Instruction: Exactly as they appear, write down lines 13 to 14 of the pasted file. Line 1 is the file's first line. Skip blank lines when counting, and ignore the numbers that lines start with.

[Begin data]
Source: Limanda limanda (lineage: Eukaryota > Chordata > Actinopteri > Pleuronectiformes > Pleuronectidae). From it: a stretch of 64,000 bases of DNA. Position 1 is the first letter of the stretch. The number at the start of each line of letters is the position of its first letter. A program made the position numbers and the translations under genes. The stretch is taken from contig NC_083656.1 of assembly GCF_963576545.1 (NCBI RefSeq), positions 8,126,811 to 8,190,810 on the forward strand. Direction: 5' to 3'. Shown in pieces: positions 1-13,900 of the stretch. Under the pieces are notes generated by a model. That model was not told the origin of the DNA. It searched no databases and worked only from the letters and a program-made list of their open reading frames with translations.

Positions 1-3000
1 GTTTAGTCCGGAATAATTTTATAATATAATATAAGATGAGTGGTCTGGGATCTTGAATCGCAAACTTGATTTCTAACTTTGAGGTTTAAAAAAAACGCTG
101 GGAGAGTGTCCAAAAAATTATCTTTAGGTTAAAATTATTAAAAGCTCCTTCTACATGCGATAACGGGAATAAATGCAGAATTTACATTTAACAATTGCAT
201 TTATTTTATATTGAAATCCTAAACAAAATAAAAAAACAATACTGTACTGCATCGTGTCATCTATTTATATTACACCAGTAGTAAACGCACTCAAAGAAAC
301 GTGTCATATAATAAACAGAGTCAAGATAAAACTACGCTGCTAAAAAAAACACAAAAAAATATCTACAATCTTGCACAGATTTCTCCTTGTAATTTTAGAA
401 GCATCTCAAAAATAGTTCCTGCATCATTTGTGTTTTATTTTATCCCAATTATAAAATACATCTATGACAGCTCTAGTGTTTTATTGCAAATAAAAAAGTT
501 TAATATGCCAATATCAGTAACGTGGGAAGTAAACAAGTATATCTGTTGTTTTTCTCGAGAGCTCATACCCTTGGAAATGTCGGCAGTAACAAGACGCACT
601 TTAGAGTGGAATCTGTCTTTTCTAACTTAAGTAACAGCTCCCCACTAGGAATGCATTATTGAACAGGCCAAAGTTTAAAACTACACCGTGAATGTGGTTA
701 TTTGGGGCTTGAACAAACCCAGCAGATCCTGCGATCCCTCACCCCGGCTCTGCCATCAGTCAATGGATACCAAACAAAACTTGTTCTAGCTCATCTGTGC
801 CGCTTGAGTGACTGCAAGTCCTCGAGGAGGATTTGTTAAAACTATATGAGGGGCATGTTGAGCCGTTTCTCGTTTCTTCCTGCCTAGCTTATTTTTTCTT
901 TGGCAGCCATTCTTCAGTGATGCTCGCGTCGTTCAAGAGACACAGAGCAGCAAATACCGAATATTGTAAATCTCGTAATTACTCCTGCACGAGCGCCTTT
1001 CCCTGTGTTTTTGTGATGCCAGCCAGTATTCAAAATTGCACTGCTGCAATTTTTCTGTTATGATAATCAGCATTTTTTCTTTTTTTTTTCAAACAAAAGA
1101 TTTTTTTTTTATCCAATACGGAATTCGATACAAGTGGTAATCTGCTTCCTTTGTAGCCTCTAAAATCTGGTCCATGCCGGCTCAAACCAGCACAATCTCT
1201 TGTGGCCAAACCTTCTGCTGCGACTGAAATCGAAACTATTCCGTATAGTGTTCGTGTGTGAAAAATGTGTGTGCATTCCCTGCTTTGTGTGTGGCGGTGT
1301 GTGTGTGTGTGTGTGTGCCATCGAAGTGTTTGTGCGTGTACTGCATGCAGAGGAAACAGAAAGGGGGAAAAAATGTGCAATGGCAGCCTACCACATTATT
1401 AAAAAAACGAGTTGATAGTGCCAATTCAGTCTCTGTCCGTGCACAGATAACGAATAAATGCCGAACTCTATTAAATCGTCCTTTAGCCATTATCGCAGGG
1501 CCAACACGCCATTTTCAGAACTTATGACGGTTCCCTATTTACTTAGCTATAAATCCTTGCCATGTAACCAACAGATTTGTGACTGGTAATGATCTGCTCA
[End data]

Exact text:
1001 CCCTGTGTTTTTGTGATGCCAGCCAGTATTCAAAATTGCACTGCTGCAATTTTTCTGTTATGATAATCAGCATTTTTTCTTTTTTTTTTCAAACAAAAGA
1101 TTTTTTTTTTATCCAATACGGAATTCGATACAAGTGGTAATCTGCTTCCTTTGTAGCCTCTAAAATCTGGTCCATGCCGGCTCAAACCAGCACAATCTCT